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Stabilizing Wood

Joined
Dec 31, 2006
Messages
293
Sorry if this is asked all the time, for some reason my search function doesn't work.

I know almost nothing about stabilizing wood so I guess my question is how do you stabilize wood?

If I use Pentacryl can I stabilize green wood or does it have to be dry? How long must I let it dry before working it or can I work it after a couple hours?

Does all wood need to be stabilized in order to use it for handles?

What is punky wood?

Sorry for being so confused....

Thanks a ton!

Alex
 
Pentacryl is used by wood turners to prevent cracking in their green wood turning. I do not know if anyone uses it to stabalize knife handle material. Most send it out or use nelsonite. It nelsonite needs to be used on dry wood and it needs to dry at least 48 hrs. Not all wood needs to be stabalized. Hard oily woods ie rosewoods do not take the stabalizing well. Cocobolo, ebony, bocote, and many others do well without. Punky wood is dry rot. It can be run through the stablizing process if not too far gone. I have seen Alpha supply have good success with punky wood but it is a hit or miss proposition. I recommend having the material done professionaly. I use K&G knife supply out of Arizona. I spent way too much attempting to do it myself. could of had 200 or more done by the pro's. By the way welcome to the forums.

Chuck
 
Welcome!
Send all your wood that is to be stabilized to Mike at WSSI. http://www.stabilizedwood.com/info.shtml
He does a great job. The more you sent the better the price.=, so doing a handle at a time is not the cheapest way to go.
I send it to him in larger pieces and cut my own scales and blocks when the stabilizing is done.
Stacy
 
Any wood that is not so oily and dense that stabilization won't work will benefit. The stabilization will fill all the fibers and pores with a resin that is cured hard. Pentacryl and most other home shop "stabilizing" won't harden,and are not going to polish like a piece of stabilized wood. Some woods, like buckeye burl and box elder burl, can't be used unless stabilized. Ebony, blackwood, cocobola, thuya,lignum vitae, and rosewood are usually not stabilized. All softer woods,porous wood,and all burls improve greatly with stabilization.Often a barely visible patern turns intense with stabilization, quilted maple is a good example of this.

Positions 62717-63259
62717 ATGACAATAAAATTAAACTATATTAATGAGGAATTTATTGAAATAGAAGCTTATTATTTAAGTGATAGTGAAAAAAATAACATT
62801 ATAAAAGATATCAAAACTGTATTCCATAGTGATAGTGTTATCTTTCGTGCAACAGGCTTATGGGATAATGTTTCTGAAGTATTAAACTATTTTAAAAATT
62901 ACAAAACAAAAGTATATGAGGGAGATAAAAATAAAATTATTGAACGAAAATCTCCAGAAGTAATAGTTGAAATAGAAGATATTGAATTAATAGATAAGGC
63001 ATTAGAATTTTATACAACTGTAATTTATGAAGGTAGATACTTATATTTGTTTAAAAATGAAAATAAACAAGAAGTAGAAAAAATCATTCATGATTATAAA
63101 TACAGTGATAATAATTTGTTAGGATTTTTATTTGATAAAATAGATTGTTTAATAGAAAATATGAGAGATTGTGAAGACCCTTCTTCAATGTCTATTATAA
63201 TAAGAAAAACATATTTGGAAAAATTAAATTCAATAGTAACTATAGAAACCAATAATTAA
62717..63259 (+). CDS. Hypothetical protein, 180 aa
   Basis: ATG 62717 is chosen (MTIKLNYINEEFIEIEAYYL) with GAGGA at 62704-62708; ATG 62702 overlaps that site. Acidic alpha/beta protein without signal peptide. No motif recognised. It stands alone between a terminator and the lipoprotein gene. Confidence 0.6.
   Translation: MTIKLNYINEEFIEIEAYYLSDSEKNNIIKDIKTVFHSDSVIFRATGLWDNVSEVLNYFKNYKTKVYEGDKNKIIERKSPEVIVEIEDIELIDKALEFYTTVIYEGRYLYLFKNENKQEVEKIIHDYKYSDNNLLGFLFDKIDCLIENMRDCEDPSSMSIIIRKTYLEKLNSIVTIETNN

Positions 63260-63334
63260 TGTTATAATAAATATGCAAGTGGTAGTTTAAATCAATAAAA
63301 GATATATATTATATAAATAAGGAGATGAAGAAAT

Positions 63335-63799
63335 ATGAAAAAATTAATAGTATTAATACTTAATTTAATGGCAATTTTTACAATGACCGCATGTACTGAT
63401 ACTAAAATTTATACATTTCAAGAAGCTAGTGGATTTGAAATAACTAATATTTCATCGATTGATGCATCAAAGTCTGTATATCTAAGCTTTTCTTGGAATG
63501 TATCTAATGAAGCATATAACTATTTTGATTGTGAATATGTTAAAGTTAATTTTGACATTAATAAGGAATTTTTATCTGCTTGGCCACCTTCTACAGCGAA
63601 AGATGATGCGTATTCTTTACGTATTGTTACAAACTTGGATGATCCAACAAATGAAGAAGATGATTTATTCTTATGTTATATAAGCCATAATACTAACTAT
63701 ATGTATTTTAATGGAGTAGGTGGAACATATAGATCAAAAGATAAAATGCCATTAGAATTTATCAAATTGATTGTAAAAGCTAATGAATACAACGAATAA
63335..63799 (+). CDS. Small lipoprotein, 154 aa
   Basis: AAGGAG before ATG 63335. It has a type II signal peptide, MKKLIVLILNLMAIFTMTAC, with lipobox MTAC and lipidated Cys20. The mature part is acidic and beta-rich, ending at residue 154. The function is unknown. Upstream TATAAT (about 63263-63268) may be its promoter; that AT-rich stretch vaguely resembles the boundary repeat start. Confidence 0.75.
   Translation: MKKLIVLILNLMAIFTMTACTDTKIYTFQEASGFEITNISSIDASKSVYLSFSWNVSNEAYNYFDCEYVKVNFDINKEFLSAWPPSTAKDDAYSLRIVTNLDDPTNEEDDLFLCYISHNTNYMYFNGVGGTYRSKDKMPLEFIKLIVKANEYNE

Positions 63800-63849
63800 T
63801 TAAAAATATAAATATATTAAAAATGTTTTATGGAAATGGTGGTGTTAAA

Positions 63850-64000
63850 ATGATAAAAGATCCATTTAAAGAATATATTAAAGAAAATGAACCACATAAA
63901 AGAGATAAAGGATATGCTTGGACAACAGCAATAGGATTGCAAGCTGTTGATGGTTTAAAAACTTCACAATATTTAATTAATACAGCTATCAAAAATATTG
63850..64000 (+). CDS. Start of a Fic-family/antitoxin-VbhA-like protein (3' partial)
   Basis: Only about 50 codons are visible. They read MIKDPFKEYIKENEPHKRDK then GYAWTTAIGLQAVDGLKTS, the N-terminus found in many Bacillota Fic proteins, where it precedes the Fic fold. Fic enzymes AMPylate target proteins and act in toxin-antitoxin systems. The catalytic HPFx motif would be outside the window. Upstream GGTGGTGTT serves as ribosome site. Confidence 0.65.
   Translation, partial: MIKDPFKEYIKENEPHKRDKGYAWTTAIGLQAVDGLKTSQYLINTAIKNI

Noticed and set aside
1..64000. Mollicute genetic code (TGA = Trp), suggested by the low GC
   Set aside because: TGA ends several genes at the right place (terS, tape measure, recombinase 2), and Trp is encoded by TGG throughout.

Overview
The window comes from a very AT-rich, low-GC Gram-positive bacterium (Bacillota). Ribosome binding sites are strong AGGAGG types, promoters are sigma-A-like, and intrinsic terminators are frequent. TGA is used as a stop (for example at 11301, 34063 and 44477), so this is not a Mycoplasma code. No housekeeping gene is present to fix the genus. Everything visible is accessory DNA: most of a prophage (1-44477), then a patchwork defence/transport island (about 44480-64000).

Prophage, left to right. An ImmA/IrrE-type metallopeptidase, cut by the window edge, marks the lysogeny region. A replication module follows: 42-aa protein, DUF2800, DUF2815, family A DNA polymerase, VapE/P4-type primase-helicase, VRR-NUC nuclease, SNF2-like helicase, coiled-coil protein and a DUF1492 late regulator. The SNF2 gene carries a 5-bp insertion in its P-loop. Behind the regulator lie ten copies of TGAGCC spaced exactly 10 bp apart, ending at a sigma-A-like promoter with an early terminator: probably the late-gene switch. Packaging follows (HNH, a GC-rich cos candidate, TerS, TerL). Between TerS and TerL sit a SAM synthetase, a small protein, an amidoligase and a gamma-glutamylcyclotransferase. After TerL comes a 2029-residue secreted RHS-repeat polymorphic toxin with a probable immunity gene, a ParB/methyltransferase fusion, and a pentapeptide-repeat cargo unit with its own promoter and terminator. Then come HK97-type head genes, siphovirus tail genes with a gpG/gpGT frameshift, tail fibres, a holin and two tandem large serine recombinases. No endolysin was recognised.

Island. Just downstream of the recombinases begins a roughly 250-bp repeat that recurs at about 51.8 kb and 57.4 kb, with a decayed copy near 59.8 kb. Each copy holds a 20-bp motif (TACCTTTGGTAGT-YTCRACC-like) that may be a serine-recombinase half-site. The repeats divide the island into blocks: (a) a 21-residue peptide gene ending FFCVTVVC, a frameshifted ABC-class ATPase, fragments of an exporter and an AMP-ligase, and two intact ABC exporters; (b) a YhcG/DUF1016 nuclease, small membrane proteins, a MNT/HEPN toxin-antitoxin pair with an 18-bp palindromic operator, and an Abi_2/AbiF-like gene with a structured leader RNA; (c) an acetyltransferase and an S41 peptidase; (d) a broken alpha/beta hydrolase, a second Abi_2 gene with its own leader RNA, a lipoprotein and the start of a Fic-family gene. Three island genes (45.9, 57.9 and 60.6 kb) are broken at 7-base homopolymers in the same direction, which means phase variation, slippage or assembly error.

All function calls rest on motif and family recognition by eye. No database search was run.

Call Mike at WSSI and he will tell you if your wood is or is not a good candidate. He will not do wood that is not going to benefit. The most important thing that you need to know is that to stabilize wood it needs to be below 10% moisture ,preferably below 7%.
Hope this helps.
Stacy
 
Thanks again Stacy! Maybe I should invest in a moisture meter. Any recommendations?

Edit: If wood is labeled "cut green and sealed" can that be used at all for scales? Can it be stabilized?
 
Anyone?

If wood is labeled "cut green and sealed" can that be used at all for scales? Can it be stabilized?

Thanks
 
Anyone?

If wood is labeled "cut green and sealed" can that be used at all for scales? Can it be stabilized?

Thanks

Probably not. If it is green cut and sealed then it was just cut off the tree and will be way to wet to stabalize. Wood needs to be under 10% I beleive. Check out WSSI website to find out. A good moisture meter would be a plus. They can be a bit expensive but if you look long enough you may find one at a decent price. I have seen them at HF for arounf $30. Do not know how good they are but could give them a try. You should try to get the wood as dry as possible anyway even if you do not intend to stabalize it. This could prevent shinkage etc.

Chuck
 
Green cut and sealed means that the wood was cut up into pieces while green,and the ends were sealed to help stop cracking. Wood that is air dried or kiln dried is better . The green wood will have to be seasoned for a period of 6 months to several years, depending on thickness and length.
Stacy
 
Does anybody know if willow benefits from stabilization- I have a good quantity of an unknown wood that I have been told was willow but have been unable to verify- it does seem very dense and hard but I want to prevent movement.
Thanks
 
Willow benefits a lot.It probably would not be suitable for handles if not stabilized.
 
Well I do not use wood for handles as of yet. But I been thinking about doing some with wood. Back about 10 years ago I was into wood working and put back some great wood for down the road. Its been there in a dry room and not been tamper with since that time. There Hickory, Walnut, rosewood, desertwood and some I just can't remember unless I go out and look at. Do you think this wood could be utilized in the handle department. Would appreciate feedback on this. The reason I am asking this information is because I have several individuals wanting me to start utilizing that material. I would appreciate any advise you may want to offer. Have a great day in the land of knife world.

Barkes :)
http://my.hsonline.net/wizard/knifeshop.htm
1.812.526.6390
 
They should all be ready for handles by now. I would have the Hicork,Walnut,and similar woods stabilized. The rosewood and ironwood don't need it.
Stacy
 
Can wood that was airdried/kilndried and then sealed be stabilized? Will the sealant just come out?
 
They should all be ready for handles by now. I would have the Hicork,Walnut,and similar woods stabilized. The rosewood and ironwood don't need it.
Stacy

Thanks Stacy for the fast get back. I was thinking that myself. The ironwood is dark. Looks great, went out and got some and put in the shop. I may put some of that on one of the Barkes Hunter's I am working on. Thanks again.

Barkes:thumbup:
http://my.hsonline.net/wizard/knifeshop.htm
1.812.526.6390
 
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